My Paganism Is Not “Earth-Centered”

I have a problem, and that problem is the conflation of “Pagan” and “Earth-centered” that seems to pop up everywhere I go.

The Unitarian Universalist Association, for example, in its Sources of the Living Tradition, makes it clear that they see the two terms as synonymous. Every beginner’s book on magic or paganism seems to have nature worship at its heart. And it seems that a great amount of people see the feeling they get when they go outside on a clear night as a form of Pagan spirituality in itself. I have nothing against those who are spiritually connected to this world, and I have nothing against Earth-based religious practice as a concept. But I really, really wish people would stop pretending it’s what all Pagans do.

Although the worship of nature has always existed, the idea of all pre-Christian religions as animist fertility cults is mostly idealism and romanticization of the past. This is evident in William Wordsworth’s sonnet “The world is too much with us,” laments humanity’s disconnect from nature during the Industrial Revolution and feels that, had he been raised in a time when people saw the divine in nature (It moves us not. Great God! I’d rather be/A Pagan, suckled in a creed outworn), he would feel more inspired by the natural world than he currently has the ability to be.

It’s true that the natural world did play a part in some pre-Christian religions, but in others, it really didn’t factor in that much. In Norse Paganism, for instance, Midgard was regarded as one of the lower and less important of the Nine Realms in the grand scheme of things, and in Roman religious life, the social order was often emphasized to greater importance than the natural world. There were pre-Christian animist religions, but the idea that all pre-Christian religion revolved around nature worship is mostly an invention of people within the last few centuries who have been left unsatisfied by modern monotheism. This can be seen in many of the first modern Wiccan and Druidic traditions, which drew spiritual inspiration from the seasons, the cycle of fertility, and the natural rhythms of the earth and attributed this information to nebulous ancient practices with little to no archaeological evidence backing their claims.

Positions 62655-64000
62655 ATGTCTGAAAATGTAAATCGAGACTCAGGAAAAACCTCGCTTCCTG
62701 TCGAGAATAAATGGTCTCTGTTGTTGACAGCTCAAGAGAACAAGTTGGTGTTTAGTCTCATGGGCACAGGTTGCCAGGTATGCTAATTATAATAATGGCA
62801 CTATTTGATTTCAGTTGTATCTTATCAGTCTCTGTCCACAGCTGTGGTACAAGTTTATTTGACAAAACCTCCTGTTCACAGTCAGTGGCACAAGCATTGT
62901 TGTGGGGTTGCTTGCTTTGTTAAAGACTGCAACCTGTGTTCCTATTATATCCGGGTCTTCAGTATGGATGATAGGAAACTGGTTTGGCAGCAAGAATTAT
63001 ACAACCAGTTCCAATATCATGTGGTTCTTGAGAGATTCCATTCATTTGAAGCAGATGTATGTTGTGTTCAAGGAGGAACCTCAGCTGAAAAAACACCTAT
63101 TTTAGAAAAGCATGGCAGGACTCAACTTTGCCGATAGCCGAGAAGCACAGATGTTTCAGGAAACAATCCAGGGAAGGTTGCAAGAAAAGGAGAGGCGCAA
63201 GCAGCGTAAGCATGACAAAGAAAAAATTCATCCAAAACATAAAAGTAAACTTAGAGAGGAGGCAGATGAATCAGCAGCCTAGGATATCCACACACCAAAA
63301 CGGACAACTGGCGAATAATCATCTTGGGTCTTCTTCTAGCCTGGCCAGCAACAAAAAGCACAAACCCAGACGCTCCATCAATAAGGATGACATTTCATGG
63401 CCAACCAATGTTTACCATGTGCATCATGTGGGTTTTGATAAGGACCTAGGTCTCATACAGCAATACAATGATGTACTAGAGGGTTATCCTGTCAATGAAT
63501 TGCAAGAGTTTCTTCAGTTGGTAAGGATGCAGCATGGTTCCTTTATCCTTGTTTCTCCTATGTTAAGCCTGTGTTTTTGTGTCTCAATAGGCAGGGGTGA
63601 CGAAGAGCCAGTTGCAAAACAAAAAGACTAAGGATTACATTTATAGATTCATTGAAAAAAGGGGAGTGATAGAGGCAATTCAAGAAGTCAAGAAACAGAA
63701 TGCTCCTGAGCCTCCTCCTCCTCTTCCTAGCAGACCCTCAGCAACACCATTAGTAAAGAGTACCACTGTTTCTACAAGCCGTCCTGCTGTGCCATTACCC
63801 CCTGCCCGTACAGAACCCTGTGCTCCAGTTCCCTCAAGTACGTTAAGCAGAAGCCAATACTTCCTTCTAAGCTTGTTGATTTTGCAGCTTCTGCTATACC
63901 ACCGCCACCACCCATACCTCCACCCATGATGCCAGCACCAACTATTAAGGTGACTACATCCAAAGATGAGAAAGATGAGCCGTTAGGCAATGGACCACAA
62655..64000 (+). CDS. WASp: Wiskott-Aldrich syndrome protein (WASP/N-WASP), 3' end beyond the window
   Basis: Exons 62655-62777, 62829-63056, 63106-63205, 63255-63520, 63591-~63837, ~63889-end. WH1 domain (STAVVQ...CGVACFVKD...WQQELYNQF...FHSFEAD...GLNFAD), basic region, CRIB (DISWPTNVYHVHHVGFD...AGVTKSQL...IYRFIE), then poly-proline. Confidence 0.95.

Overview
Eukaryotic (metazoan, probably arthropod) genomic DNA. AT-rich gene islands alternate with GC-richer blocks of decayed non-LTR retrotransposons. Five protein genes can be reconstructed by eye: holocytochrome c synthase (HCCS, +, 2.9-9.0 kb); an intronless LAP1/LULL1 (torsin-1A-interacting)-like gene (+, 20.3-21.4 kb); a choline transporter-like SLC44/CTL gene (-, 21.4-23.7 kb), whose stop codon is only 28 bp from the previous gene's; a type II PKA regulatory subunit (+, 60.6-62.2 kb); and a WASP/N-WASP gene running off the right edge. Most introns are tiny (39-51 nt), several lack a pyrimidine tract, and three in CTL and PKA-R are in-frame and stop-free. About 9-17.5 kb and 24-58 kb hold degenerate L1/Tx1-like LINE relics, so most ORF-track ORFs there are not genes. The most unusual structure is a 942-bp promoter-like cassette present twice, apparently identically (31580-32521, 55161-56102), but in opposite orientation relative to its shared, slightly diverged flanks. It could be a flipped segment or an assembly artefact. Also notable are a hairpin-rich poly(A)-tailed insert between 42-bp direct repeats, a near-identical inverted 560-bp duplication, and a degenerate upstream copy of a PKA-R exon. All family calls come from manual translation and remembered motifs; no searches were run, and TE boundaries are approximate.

Historical validity aside, there are a number of problems that I, personally, have with Earth-centered practices, both as a queer person and as someone who does not actually believe that their soul originated on this planet. These can be summed up thusly:

  1. Inextricable connections drawn between nature’s fertility, sexual pleasure, binary gender, and cisheterosexual intercourse.
  2. The idea that the rock we live on is inherently more sacred than any of the numerous other rocks in the universe just because we happen to live on it.
  3. The idea that a need to look beyond the natural world for transcendent spiritual experiences is necessarily a product of social indoctrination.

These points aren’t applicable to every nature-centered practice by any means. Earth-centered practices don’t have to be noble-savage stereotypes of quasi-primitive sacred (hetero)sexuality (one of my systemmates bases her practice, which she calls Agarthan Paganism, on the life cycle of bees rather than that of mammals, thus getting rid of a lot of the masculine/feminine binaristic aspects of Wicca-influenced practice) and they don’t need to be anti-technology either (said Agarthan Pagan also describes Gaia as a fusion of organic intelligence, magic, and advanced technology) but they often are, and that’s the popular image of what Paganism is, both within interfaith circles and Pagan community groups.

My practice draws from a couple of different sources—

  • Recovered memory from the many past lives I’ve lived, several of which have taken place in other civilizations that do not exist on this planet.
  • Pop culture counterparts or equivalents to those civilizations, when they exist.
  • The application of narrative structure to the struggles and triumphs of everyday life, as a form of casual pathworking.
  • Experiences of nonhumanity, plurality, and neurodivergence, which are given meaning by myself and those sharing space with me.

I know planetary magicians who draw energy from the solar system, fellow pop culture pagans whose practice is based on the worlds of Lord of the Rings, The Elder Scrolls, or Star Wars, technopagans who venerate the synthetic world and the natural world in equal measure, and others who do not fit into the simple 1:1 equivalency of “Pagan” and “Earth-centered,” whether that is because they choose to center their religious practices around a single entity or group of entities or because they just don’t feel like this is their ultimate home.

As someone whose soul is not from earth, I do not feel connected to it. I respect it, as the planet on which I am living at the time, but I do not revere it as my home. I don’t feel the need to build rituals around its seasons, or to pretend that I am in any way a part of it besides by mere coincidence of birth. Celebrating the rites of Earth-centered religion feels like celebrating the 4th of July—it can be a fun community activity, but there’s no pride or reverence for what I’m celebrating. In the end, I just live here, whether “here” in any given situation is Earth or America.



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